Microsoft’s PowerShell is without question a very powerful management tool/automation tool, especially for those who use Windows. Many developers have also started to embrace PowerShell and it has even seen native releases for MacOS and Linux. Thanks to the magic of Chrome OS and Crostini, it can also be installed on a Chromebook, here is how:
My last 48 hours can be summed up in as little as 2 words “Storage Woes”. Between Microsoft announcing that they will be killing OneDrive Storage Plans greater than 1TB and the fact that the Vensmile Mini PC seems to have one of the slowest eMMC storage modules around, I am really feeling the pressure. To make matters worse, my Cloud Storage space is a mess of old, outdated and duplicate files scattered among a few hundred GB of important files.
You have screwed me over plenty of times in the past and yet I decided to give you another chance earlier this year by paying for a yearly Office365 subscription for my household. When it was announced that Microsoft would be rolling out “Unlimited” storage, I signed up for the waiting list so I can consolidate a few other cloud storage providers into one. I am now not only regretting migrating my files over to OneDrive but I am also regretting my decision to give Microsoft a second chance.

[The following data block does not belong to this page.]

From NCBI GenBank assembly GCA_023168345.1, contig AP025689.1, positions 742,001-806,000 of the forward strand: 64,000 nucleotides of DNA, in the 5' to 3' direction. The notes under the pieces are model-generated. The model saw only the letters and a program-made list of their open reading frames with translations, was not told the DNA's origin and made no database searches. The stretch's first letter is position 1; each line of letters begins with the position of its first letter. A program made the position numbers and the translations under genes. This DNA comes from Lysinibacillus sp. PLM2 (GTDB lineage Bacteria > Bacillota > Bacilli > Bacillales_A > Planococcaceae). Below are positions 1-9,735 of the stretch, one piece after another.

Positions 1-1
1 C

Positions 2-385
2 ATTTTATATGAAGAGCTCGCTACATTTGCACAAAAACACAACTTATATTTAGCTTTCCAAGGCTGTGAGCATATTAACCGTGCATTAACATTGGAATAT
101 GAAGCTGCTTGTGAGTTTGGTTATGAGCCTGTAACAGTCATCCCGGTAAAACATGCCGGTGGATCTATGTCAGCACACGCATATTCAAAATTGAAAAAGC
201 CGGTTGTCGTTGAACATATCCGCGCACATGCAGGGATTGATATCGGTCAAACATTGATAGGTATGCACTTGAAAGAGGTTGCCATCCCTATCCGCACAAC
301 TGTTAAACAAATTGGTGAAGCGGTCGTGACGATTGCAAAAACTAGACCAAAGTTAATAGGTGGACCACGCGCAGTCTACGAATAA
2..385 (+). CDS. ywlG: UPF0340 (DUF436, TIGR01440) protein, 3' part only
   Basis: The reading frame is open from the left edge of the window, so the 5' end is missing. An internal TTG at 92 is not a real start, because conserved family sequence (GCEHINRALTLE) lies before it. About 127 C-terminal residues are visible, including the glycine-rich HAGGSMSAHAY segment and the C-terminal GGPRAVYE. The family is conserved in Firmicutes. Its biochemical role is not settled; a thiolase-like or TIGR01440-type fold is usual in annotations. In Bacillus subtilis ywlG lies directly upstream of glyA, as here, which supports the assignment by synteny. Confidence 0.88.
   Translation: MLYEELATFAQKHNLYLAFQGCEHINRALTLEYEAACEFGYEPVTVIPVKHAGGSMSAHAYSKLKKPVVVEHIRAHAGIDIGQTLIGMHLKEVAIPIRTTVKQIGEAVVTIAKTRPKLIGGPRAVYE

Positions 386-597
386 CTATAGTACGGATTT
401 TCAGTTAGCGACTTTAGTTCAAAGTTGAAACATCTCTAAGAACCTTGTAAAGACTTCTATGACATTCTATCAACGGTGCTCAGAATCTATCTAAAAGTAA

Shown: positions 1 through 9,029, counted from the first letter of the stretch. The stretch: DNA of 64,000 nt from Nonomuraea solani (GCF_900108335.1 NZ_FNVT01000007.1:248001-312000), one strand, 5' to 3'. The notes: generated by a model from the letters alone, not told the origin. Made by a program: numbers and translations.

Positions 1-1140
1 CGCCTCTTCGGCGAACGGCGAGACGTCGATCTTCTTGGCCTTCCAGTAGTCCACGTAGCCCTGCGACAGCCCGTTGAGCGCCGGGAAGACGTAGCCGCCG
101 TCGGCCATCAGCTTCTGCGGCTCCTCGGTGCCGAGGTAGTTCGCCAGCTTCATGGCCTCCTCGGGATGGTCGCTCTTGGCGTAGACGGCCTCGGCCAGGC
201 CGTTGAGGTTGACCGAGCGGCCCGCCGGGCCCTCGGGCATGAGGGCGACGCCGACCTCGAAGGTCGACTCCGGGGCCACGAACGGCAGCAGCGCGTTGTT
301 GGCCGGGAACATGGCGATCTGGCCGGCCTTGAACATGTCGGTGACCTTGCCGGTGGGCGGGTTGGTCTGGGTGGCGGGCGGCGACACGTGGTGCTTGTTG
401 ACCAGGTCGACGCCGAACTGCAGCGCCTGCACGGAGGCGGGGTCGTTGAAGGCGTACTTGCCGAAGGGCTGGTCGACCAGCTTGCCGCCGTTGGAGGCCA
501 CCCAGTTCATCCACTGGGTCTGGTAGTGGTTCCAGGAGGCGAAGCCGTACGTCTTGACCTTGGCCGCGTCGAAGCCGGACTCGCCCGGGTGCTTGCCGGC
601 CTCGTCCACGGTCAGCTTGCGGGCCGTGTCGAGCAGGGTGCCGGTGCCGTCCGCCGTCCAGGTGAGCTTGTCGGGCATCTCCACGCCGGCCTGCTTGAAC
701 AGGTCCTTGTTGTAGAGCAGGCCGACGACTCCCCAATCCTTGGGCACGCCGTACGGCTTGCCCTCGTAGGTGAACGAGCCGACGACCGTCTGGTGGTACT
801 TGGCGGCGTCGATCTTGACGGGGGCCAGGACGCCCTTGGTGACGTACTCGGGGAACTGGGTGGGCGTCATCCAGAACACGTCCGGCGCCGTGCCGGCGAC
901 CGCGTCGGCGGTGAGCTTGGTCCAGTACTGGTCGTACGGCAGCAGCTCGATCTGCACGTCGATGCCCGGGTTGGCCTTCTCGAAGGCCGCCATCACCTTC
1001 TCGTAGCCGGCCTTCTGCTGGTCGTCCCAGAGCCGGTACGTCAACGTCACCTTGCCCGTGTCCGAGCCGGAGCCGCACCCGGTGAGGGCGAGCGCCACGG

On September 2nd of 2008 a web browser was released that changed my browsing habits forever, this web browser was known as Google Chrome. Shortly after it was released, it put a wedge into my monogamous relationship with Mozilla Firefox and caused us to separate after many years. I have been using Chrome as my primary browser for years with no complaints, that is until I took part in my Unorthodox Computer Challenge.
In my personal life, I make it clear that I am a huge fan of Open Source Technology and often use Ubuntu GNOME as my daily driver. Over the past few years, I have taken a front row seat in watching Microsoft fall from it’s once mighty pedestal with the flop that was Windows 8. Granted Windows 8.1 did fix a lot of the issues reported by Windows user, it still feels like an operating system with an identity crisis. This comes at a time where Android and ChomeOS have both overtook the Tablet, Low Power and Educational Markets and could have been a serious death blow to the once mighty king.